ST, the Undiscovered Country, redeux. Complete with John Ford Klingons

Discussion in 'Fan Fiction' started by Jedi Marso, May 23, 2012.

  1. Jedi Marso

    Jedi Marso Commodore Commodore

    Aug 15, 2001
    I wrote this a few years back and posted it in PDF format over at Wordforge. I finally got around to formatting it for BBS posts. Enjoy!
  2. Jedi Marso

    Jedi Marso Commodore Commodore

    Aug 15, 2001
    Re: ST, the Undiscovered Country, redeux. Complete with John Ford Klin


    As all Star Trek fans know, multiple quantum timelines exist in which canonical events can vary either minutely, or so dramatically that the Federation we know doesn’t exist at all. In that spirit, this is a Star Trek story that basically alters Trek history starting from the events immediately following the movie The Search For Spock, continuing up through the end of the events in The Undiscovered Country. This story centers around two changed premises and one cusp event from the canon history that is treated as though it never happened. The cusp event here is the appearance of the Whale Probe as seen in The Voyage Home. Without it’s appearance Kirk and crew never travel back in time, so in this story they are left to deal with the consequences of their actions in ST III. As a result of this change the events of ST IV and ST V never happen, and the events of the canon version of ST VI diverge in various ways from movie canon. As I’ve written them, they necessarily have a significant impact on the movie Generations.

    The first of the changed premises revolves around the nature of the Klingons. The Klingons of the Star Trek canon are centered around a warrior culture and a code of honor somewhat similar to Bushido, but this was supplanted in ST VI by Klingons patterned after Soviet Russians, complete with cold war references such as the ‘gulag’ and ‘listening posts‘, Russian accents, and the obvious parallels between Chernobyl and Praxis. These were changes that many considered apocryphal, shoehorned in to make the movie work as an allegory for the years immediately following the fall of the Berlin Wall. I’ve gone a third direction with the Klingons: In this story, you will find Klingons and a Klingon Empire based on John M. Ford’s novel The Final Reflection. That is unarguably my favorite Star Trek novel of all time, and in my opinion Mister Ford wrote the definitive version of the Klingon race long before the The Next Generation redefined them as a species. If you are familiar with Ford’s novel, you will find these Klingons very familiar. If not, you may or may not like them very much. The least I can say about them is that their motivations are uniquely Klingon, even when some of them are contemplating peace.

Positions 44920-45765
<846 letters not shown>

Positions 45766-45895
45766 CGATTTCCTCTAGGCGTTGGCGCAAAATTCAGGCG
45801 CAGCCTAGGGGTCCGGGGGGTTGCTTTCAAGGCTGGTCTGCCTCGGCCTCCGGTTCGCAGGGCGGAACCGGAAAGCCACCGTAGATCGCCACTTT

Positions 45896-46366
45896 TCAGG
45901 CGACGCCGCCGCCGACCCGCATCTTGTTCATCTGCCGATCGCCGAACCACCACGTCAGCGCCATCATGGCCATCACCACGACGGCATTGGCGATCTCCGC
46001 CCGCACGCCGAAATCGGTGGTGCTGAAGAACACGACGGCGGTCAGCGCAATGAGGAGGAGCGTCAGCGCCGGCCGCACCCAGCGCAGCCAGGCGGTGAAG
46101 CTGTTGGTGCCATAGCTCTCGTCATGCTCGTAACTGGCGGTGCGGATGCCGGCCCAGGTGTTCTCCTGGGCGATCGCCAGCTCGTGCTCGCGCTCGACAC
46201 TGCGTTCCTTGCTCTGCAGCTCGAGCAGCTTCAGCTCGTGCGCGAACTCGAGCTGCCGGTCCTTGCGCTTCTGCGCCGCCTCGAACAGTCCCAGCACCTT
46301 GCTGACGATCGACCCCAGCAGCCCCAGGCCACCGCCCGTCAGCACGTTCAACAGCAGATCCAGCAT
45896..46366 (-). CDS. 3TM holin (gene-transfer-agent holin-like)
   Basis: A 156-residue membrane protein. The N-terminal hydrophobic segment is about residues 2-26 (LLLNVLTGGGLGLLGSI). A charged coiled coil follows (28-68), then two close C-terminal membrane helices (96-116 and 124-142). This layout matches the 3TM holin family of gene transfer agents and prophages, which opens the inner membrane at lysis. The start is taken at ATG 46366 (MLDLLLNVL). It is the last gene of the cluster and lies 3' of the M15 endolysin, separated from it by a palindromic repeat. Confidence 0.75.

The second changed premise is the nature of the Praxis explosion. Without giving too much away, I’ve rewritten this so that Praxis is not a Klingon moon, and the explosion is much more (and in many ways, less) than a Chernobyl-like event. In truth, the notion that the destruction of one moon and the poisoning of the environment of one planet would pose a threat to an entire interstellar empire was one of the worst weak points of ST VI. In this story, it is simply a matter of Klingons being Klingons, in the Ford tradition. As the guild navigator in Dune once remarked, there are ‘plans within plans’.

    These changes form the basis for this story. I started it as a fan re-write of TUC in an attempt to clean up what I thought were a lot of problems and weak plot points in a story that was otherwise pretty good. Then it sort of grew and took on a life of its own. As you read it, think on these events as those of a Trek universe one or two ‘quantum steps’ away from the canon you know- familiar enough to be recognized, but different enough to entertain you anew and feed your love of Trek.